Sustainable Agriculture the Focus on “Dream Green” Radio Series

Solar-Powered KRUU-FM Features an Interview with

Leopold Center’s Fred Kirschenmann and a Visit to ISU’s Hort Farm



Contact: James Moore,

Station Manager KRUU-FM Radio

Phone: 641.233.1617



Fairfield, IA, July 12, 2011—On Thursday, July 14 at 7 p.m., 100.1 KRUU-FM—the Midwest’s first solar-powered radio station—will air interviews with some of Iowa’s “greenest” agricultural advocates. Tune in online at as show hosts Stuart Tanner and James Moore talk sustainability with Fred Kirschenmann, former Director of the Leopold Center for Sustainable Agriculture, and take a walking tour of the ISU Hort Farm with Leopold Center staff member, Malcolm Robertson and Nick Howell, the ISU Hort Farm Superintendent.   ISU student, Joe Jacobs, also joins us and shares his views on the merits of growing fruit and veg for local markets.


“If we want to be sustainable and energy efficient in Iowa then clearly what happens in the agricultural sector is crucial,” says “Dream Green” co-host Stuart Tanner. “The Leopold Center for sustainable agriculture is the place to go to find out what is happening and what needs to be done. In this week’s broadcast, Fred Kirschenmann addresses the toughest questions on the issue of sustainability and agriculture. He has thought deeply about these issues for decades and has a practical knowledge based on running a 2,600-acre organic farm himself.”


Fred Kirschenmann, a longtime national and international leader in sustainable agriculture, shares an appointment as Distinguished Fellow for the Leopold Center for Sustainable Agriculture—a research and education center at Iowa State University in Ames. He is also President of Stone Barns Center for Food and Agriculture in Pocantico Hills, New York. The Leopold Center offers statewide programs to develop sustainable agricultural practices that are both profitable and conserve natural resources.


This week’s broadcast also takes listeners on a walking tour of Iowa State University’s Hort Farm, north of Ames.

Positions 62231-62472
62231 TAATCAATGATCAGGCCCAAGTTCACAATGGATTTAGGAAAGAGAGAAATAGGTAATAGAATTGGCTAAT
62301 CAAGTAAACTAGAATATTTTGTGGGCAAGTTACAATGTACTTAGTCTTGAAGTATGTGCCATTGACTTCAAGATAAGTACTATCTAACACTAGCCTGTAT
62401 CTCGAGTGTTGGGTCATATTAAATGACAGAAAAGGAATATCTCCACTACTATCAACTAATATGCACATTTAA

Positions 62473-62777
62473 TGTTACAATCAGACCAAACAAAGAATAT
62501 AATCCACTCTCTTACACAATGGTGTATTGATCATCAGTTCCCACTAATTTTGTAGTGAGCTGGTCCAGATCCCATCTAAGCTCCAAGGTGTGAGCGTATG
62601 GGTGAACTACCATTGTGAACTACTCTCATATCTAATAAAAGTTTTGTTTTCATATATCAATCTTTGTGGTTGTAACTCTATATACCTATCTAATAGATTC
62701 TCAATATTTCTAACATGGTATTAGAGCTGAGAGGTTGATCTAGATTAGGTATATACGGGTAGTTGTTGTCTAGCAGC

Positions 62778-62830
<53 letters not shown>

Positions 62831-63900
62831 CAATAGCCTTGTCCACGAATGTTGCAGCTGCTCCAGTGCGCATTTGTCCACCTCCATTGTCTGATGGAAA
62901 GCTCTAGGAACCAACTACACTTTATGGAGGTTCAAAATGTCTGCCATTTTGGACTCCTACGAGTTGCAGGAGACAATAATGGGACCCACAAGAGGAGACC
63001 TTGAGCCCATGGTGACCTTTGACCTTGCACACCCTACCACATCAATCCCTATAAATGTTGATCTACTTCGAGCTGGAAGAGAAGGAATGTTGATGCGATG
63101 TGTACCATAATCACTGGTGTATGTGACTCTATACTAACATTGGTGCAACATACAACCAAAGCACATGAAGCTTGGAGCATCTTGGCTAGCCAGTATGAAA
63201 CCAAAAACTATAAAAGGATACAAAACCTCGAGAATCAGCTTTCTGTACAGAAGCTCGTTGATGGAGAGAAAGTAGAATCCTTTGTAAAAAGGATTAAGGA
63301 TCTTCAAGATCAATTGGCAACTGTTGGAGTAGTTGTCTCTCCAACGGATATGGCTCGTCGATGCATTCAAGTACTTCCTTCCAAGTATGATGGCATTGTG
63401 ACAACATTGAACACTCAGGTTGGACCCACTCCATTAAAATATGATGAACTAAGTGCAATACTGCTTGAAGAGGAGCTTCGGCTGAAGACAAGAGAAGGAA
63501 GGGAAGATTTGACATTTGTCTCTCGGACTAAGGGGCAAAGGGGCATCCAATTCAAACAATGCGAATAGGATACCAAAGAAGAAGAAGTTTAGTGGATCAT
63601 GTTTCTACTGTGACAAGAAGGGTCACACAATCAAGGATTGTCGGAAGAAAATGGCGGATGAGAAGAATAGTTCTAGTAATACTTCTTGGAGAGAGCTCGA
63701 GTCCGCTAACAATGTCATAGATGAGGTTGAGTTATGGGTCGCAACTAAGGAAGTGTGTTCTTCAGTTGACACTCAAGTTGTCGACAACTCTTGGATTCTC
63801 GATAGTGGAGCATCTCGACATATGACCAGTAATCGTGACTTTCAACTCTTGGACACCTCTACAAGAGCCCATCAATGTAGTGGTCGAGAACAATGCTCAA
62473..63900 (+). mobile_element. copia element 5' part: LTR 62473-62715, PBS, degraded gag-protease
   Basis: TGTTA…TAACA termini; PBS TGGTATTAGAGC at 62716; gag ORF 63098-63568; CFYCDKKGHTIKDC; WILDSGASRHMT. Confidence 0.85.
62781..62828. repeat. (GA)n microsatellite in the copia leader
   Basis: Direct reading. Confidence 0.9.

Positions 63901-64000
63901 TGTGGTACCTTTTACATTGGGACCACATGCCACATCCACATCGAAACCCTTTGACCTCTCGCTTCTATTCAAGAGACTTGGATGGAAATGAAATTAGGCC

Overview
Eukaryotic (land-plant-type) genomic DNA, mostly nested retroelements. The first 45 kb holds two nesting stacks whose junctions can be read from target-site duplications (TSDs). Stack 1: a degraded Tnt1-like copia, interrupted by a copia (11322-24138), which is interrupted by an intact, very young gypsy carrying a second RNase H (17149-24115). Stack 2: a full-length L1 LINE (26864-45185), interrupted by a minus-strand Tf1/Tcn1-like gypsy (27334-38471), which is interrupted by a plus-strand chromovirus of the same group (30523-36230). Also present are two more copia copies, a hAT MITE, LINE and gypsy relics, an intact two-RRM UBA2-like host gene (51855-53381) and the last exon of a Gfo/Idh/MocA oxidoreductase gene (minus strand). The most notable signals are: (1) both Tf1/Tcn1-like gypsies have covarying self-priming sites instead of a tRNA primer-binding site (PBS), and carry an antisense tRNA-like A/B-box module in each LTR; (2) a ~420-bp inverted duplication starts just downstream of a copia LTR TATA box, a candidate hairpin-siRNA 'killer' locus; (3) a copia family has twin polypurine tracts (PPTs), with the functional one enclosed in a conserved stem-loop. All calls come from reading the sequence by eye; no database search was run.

“We enjoyed the walking tour at Hort Farm, a facility with a storied tradition in ISU's Horticulture Department," said “Dream Green” co-host James Moore. “Leopold Center staff member Malcolm Robertson showed us a class on fruit and vegetable management that challenges students to make appropriate seasonal food choices based on research and then actually grow them—not as a hypothetical, but in real time and place—to sell in the marketplace. Talk about hands-on farm-to-food experience.”


Thursday’s program is the seventh installment in KRUU-FM’s “Dream Green” series, a showcase of Iowa’s statewide sustainability efforts. Listen online at this Thursday, July 14 at 7 p.m. (Rebroadcast Monday, July 18 at 7am. Archives available at


Next week, follow the journey to Dubuque for a Dream Green visit with Mayor Roy Buol and sustainability coordinator Cori Burbach. Learn about Iowa’s oldest city which just received the Governor’s Environmental Excellence Award for their Sustainable Dubuque initiative.




Funded with a partial grant from the Iowa Power Fund and nearly 70 individuals, businesses and organizations, the Dream Green series is being released under a creative commons license. City administrators, radio stations, schools, and organizations involved in energy efficiency and sustainable practices are being offered free use of the series. Each hour-long broadcast highlights best practices and success stories by Iowa innovators in the field of renewable energy. The series is created and produced by solar-powered KRUU-FM’s popular hosts of the “Tanner & Moore” show, Stuart Tanner and James Moore, with creative input from MUM faculty.


Stuart Tanner is an award-winning documentary filmmaker whose work has appeared on BBC, Channel 4, and National Geographic. He is co-chair of the Media & Communications Dept at Maharishi University of Management.


James Moore is co-founder and executive director of KRUU since its inception in 2006. A published poet and gifted musician, he serves on adjunct faculty at MUM where he teaches Radio & Web Broadcasting.


KRUU became the Midwest's first solar-powered radio station on September 9, 2009. “A business on the forefront of sustainability,” wrote then Governor Chet Culver. “With this project, KRUU-LP is contributing to a greener, safer Iowa.” Features 80 locally produced weekly programs broadcasting to the greater Fairfield area and streaming online at